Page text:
Mayors: Funding, transparency needed to address ‘Lake O’ water releases

BONITA SPRINGS, Fla. – Transparency, environmental awareness and funding is what it will take to address the water releases at Lake Okeechobee, the mayors of Lee County’s six municipalities said Wednesday during a joint emergency meeting inside the Bonita Springs City Council Chambers.

Describing the problem as “tremendous,” the group wants the U.S. Army Corps of Engineers to be more open in why and when they decide to release water from the lake, for state legislators to support the “Legacy Florida” bill that would provide more funding for Everglades preservation and for the community to fully support an effort where costs are expected to run into the billions.

The alternative, explained Fort Myers Mayor Randy Henderson, would be far more expensive.

“If it’s $2 billion to solve this over a decade, in perspective, is a pretty small percentage of the multi-billions in quality of life, tourism, economy,” he said. “When you think of it, it brings it into a sensible perspective.”

Applying the pressure

Wednesday’s meeting is the latest in an effort to address the billions of gallons of brown water being released from Lake Okeechobee, which officials say has damaged the area’s economy and ecology.

Recent rainfall has resulted in record water levels at the lake, forcing the Corps of Engineers to release maximum levels of water into the Caloosahachee River, which flows into the Gulf of Mexico.

The water releases prevent the dike that holds the lake water from being damaged or collapsing, which nearby residents say would result in an event similar to the levee breeches during Hurricane Katrina. But the dark water has created an eyesore for tourists and businesses along Lee County’s beaches.

“We can’t hold anymore water at the lake, and we need to ensure the Army Corps of Engineers is doing everything they can,” Sanibel Mayor Kevin Ruane said. “People just don’t want to hear flood protection and people’s lives are at stake.”

The murky fresh water also threatens marine life because it does not allow light to reach sea grass, according to environmentalists, who also say it aides in the development of toxic red tide algae blooms.

But researchers at the Mote Marine Laboratory and Aquarium say red tide, which existed before human settlement, develops up to 40 miles offshore and there is no direct link between red tide and polluted water.

Local lawmakers are putting pressure on Gov. Rick Scott and federal officials to find a permanent solution. Rep. Heather Fitzenhagen (R-Fort Myers), in a letter to Scott on Tuesday, asked the governor to consider declaring a state of emergency for Lee County and surrounding areas. Her letter came with an invitation for Scott to tour Southwest Florida “to see the places and people that have (been) negatively affected.”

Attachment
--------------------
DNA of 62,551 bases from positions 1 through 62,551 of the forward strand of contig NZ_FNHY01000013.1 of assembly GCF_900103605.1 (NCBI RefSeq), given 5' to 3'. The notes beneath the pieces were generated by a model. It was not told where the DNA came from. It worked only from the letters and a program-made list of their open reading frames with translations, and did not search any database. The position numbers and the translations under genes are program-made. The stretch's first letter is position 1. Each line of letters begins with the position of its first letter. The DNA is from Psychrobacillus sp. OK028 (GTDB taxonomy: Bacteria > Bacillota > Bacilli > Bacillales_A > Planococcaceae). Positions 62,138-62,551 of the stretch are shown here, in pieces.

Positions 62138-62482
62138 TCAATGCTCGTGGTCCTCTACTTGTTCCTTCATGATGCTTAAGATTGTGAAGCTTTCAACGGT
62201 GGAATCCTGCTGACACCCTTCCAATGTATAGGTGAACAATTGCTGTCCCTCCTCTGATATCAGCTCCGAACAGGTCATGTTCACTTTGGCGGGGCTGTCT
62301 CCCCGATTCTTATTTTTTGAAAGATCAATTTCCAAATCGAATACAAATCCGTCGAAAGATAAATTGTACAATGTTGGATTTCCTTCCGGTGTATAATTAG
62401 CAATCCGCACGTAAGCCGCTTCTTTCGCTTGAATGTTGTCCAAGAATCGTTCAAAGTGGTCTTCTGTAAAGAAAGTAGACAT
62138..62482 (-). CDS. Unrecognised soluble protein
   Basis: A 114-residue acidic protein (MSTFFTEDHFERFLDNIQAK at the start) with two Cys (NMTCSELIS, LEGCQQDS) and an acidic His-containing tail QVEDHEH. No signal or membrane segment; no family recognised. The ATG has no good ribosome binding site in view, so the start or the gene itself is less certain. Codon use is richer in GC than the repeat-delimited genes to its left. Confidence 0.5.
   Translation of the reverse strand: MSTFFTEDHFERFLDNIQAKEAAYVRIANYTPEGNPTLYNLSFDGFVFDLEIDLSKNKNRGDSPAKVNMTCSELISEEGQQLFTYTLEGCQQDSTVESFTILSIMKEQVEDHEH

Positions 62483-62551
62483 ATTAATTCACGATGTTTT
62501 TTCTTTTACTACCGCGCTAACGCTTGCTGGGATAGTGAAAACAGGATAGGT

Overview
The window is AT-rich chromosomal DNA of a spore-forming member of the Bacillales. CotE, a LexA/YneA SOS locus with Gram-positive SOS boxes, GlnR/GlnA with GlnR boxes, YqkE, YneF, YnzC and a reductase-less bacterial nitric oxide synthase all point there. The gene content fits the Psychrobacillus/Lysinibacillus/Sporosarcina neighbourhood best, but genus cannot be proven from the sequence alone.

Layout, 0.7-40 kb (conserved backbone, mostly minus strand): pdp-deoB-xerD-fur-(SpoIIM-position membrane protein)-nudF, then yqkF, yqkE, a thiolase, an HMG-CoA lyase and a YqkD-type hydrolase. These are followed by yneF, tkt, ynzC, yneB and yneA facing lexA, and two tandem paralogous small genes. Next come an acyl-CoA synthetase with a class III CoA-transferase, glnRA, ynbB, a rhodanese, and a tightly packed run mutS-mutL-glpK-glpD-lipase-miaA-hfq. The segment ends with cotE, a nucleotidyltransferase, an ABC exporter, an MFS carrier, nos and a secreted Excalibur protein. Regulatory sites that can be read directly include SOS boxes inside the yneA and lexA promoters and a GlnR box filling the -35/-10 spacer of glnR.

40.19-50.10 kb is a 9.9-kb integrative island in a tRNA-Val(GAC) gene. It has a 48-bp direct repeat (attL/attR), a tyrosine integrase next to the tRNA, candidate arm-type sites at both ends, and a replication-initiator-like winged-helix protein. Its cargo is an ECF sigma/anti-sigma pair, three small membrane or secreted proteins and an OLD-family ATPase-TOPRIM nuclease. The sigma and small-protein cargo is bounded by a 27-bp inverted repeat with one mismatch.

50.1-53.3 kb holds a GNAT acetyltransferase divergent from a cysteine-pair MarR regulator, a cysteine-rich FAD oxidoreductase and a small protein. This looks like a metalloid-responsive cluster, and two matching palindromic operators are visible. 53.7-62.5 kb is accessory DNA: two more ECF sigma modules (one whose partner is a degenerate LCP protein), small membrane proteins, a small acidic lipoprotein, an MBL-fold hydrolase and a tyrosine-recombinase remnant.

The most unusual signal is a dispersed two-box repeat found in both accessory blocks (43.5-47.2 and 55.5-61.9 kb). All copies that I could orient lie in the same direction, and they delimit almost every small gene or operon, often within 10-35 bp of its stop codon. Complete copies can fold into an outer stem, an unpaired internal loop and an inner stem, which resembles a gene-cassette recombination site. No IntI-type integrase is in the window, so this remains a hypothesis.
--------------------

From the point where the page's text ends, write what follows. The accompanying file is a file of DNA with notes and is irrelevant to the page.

Congressman Curt Clawson (R-Florida) introduced emergency legislation last week that would expedite Everglades restoration so overflow from Lake Okeechobee could eventually be directed to the wetland preserve.

But even that won’t be enough, he said.

“Unless we buy some land, unless we buy a flow-way like the option that we had last year to buy the sugar lands — unless we do something like that, there’ll be years that we can’t outrun the rain,” he said.

Ruane said he and Clawson have met with U.S. Sugar regarding purchasing lands south of the lake. Those discussions are ongoing, he said.

Water levels

The mayors of Bonita Springs, Cape Coral, Estero, Fort Myers, Fort Myers Beach and Sanibel said they will challenge the Corps of Engineers to review the number of improvements made at the dike and to also analyze their risk assessment protocols.

“We are not looking for people to be at risk, but we also want to look at the potential investment that was made by taxpayers around the dike, because there have been improvements,” Ruane said. “If we can qualify the $500 million in improvements, can we hold more water at the lake? What is an accurate water level?”

Lake Okeechobee covers 730 square miles across South Florida and has an average depth of nine feet.

As of late Tuesday, the lake had a depth of 16.36 feet.

More than 3.7 billion gallons of lake water is being released daily into the Caloosahatchee River. About 2 billion gallons are also being released to the east coast through the St. Lucie River.

The Corps of Engineers have said they cannot afford to stop the releases because water levels rise even after rainfall has stopped.

The Lee County mayors said they will meet monthly regarding the issue.

“The good thing in any type of emergency, it’s all hands on deck,” Ruane said. “It’s everybody across the deck and we need to continue this momentum to come up with solutions and not let it go away like we have in the past.”